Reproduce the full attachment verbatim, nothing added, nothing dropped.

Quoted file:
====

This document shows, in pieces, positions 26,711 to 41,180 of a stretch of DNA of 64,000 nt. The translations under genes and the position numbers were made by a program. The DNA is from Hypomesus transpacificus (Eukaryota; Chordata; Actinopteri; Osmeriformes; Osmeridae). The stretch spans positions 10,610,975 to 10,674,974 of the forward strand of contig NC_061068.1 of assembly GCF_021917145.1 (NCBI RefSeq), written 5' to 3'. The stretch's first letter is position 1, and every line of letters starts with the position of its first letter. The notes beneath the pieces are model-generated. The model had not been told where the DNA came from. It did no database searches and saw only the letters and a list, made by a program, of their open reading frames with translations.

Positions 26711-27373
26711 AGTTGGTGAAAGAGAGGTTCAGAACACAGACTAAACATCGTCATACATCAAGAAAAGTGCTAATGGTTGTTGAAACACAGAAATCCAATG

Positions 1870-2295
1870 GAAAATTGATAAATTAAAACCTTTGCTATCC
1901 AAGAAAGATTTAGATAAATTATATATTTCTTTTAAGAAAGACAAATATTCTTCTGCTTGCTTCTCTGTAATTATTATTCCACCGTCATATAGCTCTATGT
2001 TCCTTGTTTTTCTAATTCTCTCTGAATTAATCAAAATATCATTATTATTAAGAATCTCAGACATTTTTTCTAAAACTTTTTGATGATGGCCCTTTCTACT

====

This document shows, in pieces, positions 26,711 to 41,180 of a stretch of DNA of 64,000 nt. The translations under genes and the position numbers were made by a program. The DNA is from Hypomesus transpacificus (Eukaryota; Chordata; Actinopteri; Osmeriformes; Osmeridae). The stretch spans positions 10,610,975 to 10,674,974 of the forward strand of contig NC_061068.1 of assembly GCF_021917145.1 (NCBI RefSeq), written 5' to 3'. The stretch's first letter is position 1, and every line of letters starts with the position of its first letter. The notes beneath the pieces are model-generated. The model had not been told where the DNA came from. It did no database searches and saw only the letters and a list, made by a program, of their open reading frames with translations.

Positions 26711-27373
26711 AGTTGGTGAAAGAGAGGTTCAGAACACAGACTAAACATCGTCATACATCAAGAAAAGTGCTAATGGTTGTTGAAACACAGAAATCCAATG

Positions 1870-2295
1870 GAAAATTGATAAATTAAAACCTTTGCTATCC
1901 AAGAAAGATTTAGATAAATTATATATTTCTTTTAAGAAAGACAAATATTCTTCTGCTTGCTTCTCTGTAATTATTATTCCACCGTCATATAGCTCTATGT
2001 TCCTTGTTTTTCTAATTCTCTCTGAATTAATCAAAATATCATTATTATTAAGAATCTCAGACATTTTTTCTAAAACTTTTTGATGATGGCCCTTTCTACT